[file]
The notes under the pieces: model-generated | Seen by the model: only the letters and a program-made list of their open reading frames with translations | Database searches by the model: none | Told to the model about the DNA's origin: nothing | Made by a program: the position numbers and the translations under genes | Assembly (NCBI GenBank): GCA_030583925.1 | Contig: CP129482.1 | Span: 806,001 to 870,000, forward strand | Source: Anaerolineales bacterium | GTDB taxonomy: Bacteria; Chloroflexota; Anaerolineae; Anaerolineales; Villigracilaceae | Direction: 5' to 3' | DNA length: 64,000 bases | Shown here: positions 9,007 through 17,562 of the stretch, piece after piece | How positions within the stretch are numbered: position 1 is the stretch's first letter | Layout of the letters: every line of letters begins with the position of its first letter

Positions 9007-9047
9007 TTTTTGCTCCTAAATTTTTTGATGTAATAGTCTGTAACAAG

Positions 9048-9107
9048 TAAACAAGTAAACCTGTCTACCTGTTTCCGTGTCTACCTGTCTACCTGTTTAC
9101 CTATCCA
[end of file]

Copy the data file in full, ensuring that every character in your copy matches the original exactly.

The notes under the pieces: model-generated | Seen by the model: only the letters and a program-made list of their open reading frames with translations | Database searches by the model: none | Told to the model about the DNA's origin: nothing | Made by a program: the position numbers and the translations under genes | Assembly (NCBI GenBank): GCA_030583925.1 | Contig: CP129482.1 | Span: 806,001 to 870,000, forward strand | Source: Anaerolineales bacterium | GTDB taxonomy: Bacteria; Chloroflexota; Anaerolineae; Anaerolineales; Villigracilaceae | Direction: 5' to 3' | DNA length: 64,000 bases | Shown here: positions 9,007 through 17,562 of the stretch, piece after piece | How positions within the stretch are numbered: position 1 is the stretch's first letter | Layout of the letters: every line of letters begins with the position of its first letter

Positions 9007-9047
9007 TTTTTGCTCCTAAATTTTTTGATGTAATAGTCTGTAACAAG

Positions 9048-9107
9048 TAAACAAGTAAACCTGTCTACCTGTTTCCGTGTCTACCTGTCTACCTGTTTAC
9101 CTATCCA